We are currently seeking abstracts for academic presentations/papers on the following topics: Continue reading
Please join us for a day-long conference at Harvard Law School on September 18, 2014, which will include presentations by leading experts and varied stakeholders as well as small group discussion and break out sessions that will work toward developing consensus in this difficult area.
Key questions include:
- How should post-trial access be defined?
- What type of interventions should be included in post-trial access obligations?
- What are the responsibilities of various stakeholders?
More information, including the developing agenda, will be posted on the Petrie-Flom Center’s website as it becomes available.
Cosponsored by the Petrie-Flom Center for Health Law Policy, Biotechnology, and Bioethics at Harvard Law School and the Multi-Regional Clinical Trials Center at Harvard University.
Check out the May 16 edition of the Petrie-Flom Center’s biweekly e-newsletter for the latest on events, affiliate news and scholarship, and job and fellowship opportunities in health law policy and bioethics.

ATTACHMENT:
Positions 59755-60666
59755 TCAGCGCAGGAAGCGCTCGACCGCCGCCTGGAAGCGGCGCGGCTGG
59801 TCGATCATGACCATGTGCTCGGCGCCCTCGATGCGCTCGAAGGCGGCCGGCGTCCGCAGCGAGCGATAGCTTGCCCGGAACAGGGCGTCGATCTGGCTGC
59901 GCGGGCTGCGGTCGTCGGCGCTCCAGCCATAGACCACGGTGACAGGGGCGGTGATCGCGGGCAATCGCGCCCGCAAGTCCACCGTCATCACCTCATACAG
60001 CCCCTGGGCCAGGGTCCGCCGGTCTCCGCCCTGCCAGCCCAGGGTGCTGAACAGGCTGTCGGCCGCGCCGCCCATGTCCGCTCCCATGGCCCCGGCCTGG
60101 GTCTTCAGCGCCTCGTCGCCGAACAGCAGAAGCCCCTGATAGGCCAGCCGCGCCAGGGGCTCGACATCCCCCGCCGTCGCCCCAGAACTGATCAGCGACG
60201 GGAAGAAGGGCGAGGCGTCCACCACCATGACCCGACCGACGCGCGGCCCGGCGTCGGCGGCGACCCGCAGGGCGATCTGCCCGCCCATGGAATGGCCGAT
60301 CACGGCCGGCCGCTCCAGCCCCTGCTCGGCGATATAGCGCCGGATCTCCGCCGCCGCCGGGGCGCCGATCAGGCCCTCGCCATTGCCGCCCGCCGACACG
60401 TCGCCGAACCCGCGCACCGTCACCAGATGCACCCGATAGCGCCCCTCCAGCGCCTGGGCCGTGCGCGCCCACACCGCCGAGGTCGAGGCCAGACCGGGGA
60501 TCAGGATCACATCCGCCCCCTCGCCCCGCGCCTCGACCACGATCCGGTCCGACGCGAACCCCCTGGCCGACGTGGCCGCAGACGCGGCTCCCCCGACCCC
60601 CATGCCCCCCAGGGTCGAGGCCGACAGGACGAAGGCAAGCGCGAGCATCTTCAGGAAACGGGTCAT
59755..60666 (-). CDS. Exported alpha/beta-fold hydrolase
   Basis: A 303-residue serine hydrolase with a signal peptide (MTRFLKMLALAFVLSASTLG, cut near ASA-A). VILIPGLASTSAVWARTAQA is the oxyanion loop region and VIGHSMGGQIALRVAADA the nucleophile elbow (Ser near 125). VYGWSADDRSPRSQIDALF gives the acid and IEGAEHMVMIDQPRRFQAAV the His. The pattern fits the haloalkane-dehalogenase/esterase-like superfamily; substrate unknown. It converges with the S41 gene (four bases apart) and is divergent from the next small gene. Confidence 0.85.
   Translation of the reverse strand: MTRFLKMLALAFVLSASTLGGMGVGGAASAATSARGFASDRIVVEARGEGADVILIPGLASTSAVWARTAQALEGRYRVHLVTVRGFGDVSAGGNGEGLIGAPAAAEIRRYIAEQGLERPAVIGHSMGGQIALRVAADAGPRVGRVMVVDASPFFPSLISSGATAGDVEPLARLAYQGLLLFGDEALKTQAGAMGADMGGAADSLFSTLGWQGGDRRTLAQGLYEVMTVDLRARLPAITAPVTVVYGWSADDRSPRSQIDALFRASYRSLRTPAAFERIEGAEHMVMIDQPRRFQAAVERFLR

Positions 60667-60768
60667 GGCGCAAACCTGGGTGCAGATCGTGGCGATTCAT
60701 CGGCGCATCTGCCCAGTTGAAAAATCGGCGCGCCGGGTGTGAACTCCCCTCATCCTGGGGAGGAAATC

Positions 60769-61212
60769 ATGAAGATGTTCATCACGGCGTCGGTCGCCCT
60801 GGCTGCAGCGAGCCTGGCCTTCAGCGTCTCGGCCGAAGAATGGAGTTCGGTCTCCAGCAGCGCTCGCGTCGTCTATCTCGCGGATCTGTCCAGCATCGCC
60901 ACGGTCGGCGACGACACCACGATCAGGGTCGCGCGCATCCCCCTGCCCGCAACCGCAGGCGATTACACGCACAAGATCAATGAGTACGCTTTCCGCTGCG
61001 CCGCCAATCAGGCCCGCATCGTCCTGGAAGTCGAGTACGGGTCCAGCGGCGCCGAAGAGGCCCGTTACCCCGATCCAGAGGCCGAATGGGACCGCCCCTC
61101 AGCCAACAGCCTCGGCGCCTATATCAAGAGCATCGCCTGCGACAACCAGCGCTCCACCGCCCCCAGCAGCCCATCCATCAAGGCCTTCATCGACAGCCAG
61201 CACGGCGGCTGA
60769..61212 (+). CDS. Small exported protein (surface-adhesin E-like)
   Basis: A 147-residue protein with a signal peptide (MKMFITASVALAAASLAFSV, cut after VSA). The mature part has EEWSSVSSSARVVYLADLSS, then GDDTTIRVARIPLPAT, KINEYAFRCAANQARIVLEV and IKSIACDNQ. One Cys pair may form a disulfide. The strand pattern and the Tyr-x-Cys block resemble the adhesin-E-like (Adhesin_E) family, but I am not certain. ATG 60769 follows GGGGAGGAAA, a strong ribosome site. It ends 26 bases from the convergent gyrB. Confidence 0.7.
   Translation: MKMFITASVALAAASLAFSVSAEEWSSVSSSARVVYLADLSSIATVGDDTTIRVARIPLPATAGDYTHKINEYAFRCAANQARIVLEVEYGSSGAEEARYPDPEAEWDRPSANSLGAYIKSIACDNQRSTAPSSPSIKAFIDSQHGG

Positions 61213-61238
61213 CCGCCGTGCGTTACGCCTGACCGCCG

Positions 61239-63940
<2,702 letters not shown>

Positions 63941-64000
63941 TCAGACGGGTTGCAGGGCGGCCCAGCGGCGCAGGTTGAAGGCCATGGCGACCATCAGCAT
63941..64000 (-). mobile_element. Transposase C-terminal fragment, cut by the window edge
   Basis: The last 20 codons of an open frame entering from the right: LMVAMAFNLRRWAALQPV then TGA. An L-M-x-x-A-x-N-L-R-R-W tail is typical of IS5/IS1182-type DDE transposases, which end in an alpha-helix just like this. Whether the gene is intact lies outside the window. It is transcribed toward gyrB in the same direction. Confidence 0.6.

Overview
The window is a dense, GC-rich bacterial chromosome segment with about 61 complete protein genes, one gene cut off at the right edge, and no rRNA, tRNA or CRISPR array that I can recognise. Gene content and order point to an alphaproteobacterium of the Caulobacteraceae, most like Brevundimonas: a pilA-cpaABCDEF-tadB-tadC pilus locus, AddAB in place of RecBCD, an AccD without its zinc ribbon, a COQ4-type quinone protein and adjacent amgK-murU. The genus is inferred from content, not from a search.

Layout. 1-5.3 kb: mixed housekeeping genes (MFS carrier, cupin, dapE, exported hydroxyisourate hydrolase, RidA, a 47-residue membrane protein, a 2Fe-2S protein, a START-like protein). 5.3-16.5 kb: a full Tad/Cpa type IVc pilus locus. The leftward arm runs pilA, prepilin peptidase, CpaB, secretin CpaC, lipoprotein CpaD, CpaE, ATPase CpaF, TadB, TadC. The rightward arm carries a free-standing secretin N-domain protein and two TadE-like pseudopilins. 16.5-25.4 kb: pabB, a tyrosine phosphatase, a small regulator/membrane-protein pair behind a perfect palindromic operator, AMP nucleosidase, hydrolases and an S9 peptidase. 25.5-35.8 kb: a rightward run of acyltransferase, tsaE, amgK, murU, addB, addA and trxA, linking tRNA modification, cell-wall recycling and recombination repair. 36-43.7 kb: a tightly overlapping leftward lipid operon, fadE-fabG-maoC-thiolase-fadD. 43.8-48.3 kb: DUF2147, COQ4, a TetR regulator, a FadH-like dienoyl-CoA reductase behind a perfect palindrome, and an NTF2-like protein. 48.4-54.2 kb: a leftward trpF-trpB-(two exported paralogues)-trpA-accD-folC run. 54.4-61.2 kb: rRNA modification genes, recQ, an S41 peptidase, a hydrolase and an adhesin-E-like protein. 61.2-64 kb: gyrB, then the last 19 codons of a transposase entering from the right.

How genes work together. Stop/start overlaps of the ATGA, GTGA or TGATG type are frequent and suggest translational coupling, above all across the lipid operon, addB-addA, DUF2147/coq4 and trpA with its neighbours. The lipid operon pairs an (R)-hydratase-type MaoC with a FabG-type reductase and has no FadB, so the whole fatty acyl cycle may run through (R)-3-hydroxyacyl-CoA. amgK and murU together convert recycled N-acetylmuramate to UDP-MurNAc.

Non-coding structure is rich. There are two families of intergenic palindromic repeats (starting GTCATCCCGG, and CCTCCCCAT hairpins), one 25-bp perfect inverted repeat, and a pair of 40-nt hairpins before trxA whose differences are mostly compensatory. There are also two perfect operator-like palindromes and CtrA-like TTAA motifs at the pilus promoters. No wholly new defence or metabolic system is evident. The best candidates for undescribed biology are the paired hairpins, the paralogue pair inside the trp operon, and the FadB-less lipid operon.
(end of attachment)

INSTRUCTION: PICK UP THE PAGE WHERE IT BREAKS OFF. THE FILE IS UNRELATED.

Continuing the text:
THE PETRIE-FLOM CENTER
STUDENT FELLOWSHIP PROGRAM, 2014-2015
CALL FOR APPLICATIONS
The Center and Student Fellowship. The Petrie-Flom Center for Health Law Policy, Biotechnology, and Bioethics is an interdisciplinary research program at Harvard Law School dedicated to the scholarly research of important issues at the intersection of law and health policy, including issues of health care financing and market regulation, biotechnology and intellectual property, biomedical research, and bioethics. The Student Fellowship Program is designed to support student research in these areas. For more information on our current fellows and their work, see our website.
Eligibility. The student fellowship program is open to all Harvard graduate students who are committed to undertaking a significant research project and fulfilling other program requirements without exception during the year of their fellowship: Continue reading